I am of an age that many of my friends and peers have children. I am high-minded, I don’t hold it against them or judge them for their handicap. Likely they were motivated by fear or guilt to have kids, so really they’re the victim in all of this. And yet no court in the land would sentence a baby to prison for holding adults hostage with their incessant needs. That’s the modern justice system for you.
When I think back to my childhood, which essentially happened during the Reagan administration, I remember feeling like I was the Most Important Person in the Universe. I think that my generation was the first one to be wantonly targeted by marketing departments of various corporations. Not that children weren’t catered to before, but in my time Sesame Street relented after a decade of not licensing their puppets to toy manufacturers. No cartoon or kids’ show existed that did not have a full line of products supporting it. Ewoks were inserted into Return of the Jedi at the last minute simply for franchise opportunities. It seems like my generation was the first to be seen as having a nearly limitless purchasing power.
Still, my childhood did not center around childish things. I liked Transformers a lot, I certainly played with plenty of Fisher Price toys. However, my mother also felt it was important that I see the original King Kong when I was six. She rented Fritz the Cat for me when I was thirteen, a character I was familiar with having seen Robert Crumb comics of my father’s when I was eight years old. I watched Inspector Gadget and Heathcliff and Friends as a kid, but I was also very into The Young Ones and Soap. I feel that as important as it was to my parents that I feel safe and educationally stimulated, they were also concerned that I didn’t grow up to be lame.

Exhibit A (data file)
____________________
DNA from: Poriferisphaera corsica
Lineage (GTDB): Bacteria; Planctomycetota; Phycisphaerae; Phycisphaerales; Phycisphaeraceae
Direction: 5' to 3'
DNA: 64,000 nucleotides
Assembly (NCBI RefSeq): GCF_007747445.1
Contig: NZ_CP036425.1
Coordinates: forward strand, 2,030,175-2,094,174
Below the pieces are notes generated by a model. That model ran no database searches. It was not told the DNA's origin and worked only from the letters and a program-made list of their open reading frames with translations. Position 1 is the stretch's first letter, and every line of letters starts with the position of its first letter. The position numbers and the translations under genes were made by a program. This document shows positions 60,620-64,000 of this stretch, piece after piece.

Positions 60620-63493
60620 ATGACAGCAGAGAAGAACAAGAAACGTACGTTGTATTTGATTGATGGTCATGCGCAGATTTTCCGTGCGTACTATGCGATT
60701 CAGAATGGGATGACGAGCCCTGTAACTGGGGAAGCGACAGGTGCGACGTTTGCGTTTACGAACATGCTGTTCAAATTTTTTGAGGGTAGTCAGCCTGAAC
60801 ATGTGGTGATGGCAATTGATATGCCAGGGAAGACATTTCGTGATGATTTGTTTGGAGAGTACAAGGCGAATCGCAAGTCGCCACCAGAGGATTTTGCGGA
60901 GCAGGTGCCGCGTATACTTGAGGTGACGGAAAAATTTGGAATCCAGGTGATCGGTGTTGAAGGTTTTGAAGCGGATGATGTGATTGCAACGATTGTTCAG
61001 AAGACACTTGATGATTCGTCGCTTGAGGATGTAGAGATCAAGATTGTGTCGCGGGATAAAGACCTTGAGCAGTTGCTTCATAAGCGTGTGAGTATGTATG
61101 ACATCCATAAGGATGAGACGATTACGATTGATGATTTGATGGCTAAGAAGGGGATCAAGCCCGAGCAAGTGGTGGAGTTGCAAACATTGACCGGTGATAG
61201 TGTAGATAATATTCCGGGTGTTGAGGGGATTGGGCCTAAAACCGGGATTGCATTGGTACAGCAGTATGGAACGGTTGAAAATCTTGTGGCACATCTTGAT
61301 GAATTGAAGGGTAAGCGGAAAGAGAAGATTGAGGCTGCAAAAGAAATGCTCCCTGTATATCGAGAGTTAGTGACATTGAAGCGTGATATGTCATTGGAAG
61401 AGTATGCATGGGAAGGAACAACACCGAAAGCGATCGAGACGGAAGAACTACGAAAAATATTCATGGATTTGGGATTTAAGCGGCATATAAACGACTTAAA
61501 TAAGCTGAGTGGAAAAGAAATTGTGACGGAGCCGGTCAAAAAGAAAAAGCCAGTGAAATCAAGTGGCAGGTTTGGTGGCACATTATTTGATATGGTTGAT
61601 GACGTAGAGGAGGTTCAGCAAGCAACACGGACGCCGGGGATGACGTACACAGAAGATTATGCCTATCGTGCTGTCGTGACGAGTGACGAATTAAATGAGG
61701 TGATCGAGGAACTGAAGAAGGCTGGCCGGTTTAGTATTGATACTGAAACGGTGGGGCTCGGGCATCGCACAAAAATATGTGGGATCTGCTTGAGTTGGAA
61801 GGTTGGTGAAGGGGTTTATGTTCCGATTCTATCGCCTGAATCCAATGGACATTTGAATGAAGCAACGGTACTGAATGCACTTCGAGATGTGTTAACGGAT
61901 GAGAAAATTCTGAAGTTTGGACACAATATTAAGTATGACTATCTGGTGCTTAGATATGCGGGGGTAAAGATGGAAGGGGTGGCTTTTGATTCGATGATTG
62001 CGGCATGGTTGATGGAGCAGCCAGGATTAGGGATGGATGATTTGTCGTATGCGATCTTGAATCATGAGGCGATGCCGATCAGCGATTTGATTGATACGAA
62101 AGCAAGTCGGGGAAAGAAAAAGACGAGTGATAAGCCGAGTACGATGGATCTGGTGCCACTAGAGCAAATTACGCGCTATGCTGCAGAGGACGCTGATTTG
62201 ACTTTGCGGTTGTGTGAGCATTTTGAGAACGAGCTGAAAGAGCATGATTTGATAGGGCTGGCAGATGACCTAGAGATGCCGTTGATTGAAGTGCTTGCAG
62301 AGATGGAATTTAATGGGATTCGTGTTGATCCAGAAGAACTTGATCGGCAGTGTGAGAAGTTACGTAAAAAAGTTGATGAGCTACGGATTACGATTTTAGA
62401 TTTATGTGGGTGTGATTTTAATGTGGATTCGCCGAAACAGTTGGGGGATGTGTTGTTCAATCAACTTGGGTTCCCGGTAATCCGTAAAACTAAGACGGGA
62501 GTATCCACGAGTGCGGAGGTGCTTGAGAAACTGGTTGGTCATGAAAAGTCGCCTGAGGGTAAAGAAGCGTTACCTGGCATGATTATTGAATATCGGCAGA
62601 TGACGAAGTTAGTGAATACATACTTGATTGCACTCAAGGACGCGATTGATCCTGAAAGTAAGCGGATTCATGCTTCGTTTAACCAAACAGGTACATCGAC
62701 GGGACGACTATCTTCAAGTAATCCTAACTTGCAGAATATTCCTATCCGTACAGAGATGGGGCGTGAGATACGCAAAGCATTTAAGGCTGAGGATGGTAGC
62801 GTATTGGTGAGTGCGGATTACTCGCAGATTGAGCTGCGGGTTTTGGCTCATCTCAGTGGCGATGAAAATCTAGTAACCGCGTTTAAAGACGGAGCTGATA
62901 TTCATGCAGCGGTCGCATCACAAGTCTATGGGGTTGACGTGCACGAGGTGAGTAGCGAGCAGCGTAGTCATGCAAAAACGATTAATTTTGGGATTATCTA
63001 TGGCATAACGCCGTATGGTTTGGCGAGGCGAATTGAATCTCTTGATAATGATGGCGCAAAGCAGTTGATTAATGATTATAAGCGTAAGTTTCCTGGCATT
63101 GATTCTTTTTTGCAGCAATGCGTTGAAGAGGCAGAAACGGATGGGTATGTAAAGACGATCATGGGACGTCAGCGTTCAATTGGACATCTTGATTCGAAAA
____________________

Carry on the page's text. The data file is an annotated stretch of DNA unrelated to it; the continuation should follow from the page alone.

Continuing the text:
When I visit my Friends Who Have Children’s houses, I wonder if I should call a psychiatrist who specializes in hoarding disorders to save these people from the mountains of bulky, plastic crap that threaten to engulf their entire homes. And these are the parents of children who can barely walk, mind you. The DVD collections, alone, wielded by some of these kids would send the most obsessive compulsive completest movie collector into a depression spiral. You’ve got six year-olds with MP3 players, ten year-olds with cellular phones. Most of this shit didn’t exist when I was a kid. I remember it was a big deal when my family got a VCR in 1982, which meant we could accrue a library of movies. The first movie I recall watching on video tape was David Lynch’s Eraserhead.
Maybe my folks were bad parents. I think that by today’s standard, they’d probably be considered negligent or whatever. They encouraged me to do the things I wanted to do, but didn’t feel the need to occupy my every second with targeted entertainment and bullshit. It’s no wonder that each generation increasingly seems to expect the world to be handed to them, because it’s being foisted on them every second of their lives up until they stop developing secondary sex characteristics. I can remember when I felt the steadying hand of focused marketing slip away, I was about twenty-five and suddenly I realized I was older than most of the actors I saw on television and artists whose music I enjoyed. It’s a bittersweet thing when you grow out of your demographic, but I suppose it’s a rite of passage, like falling off your bicycle or acquiring your two-hundredth Pokemon.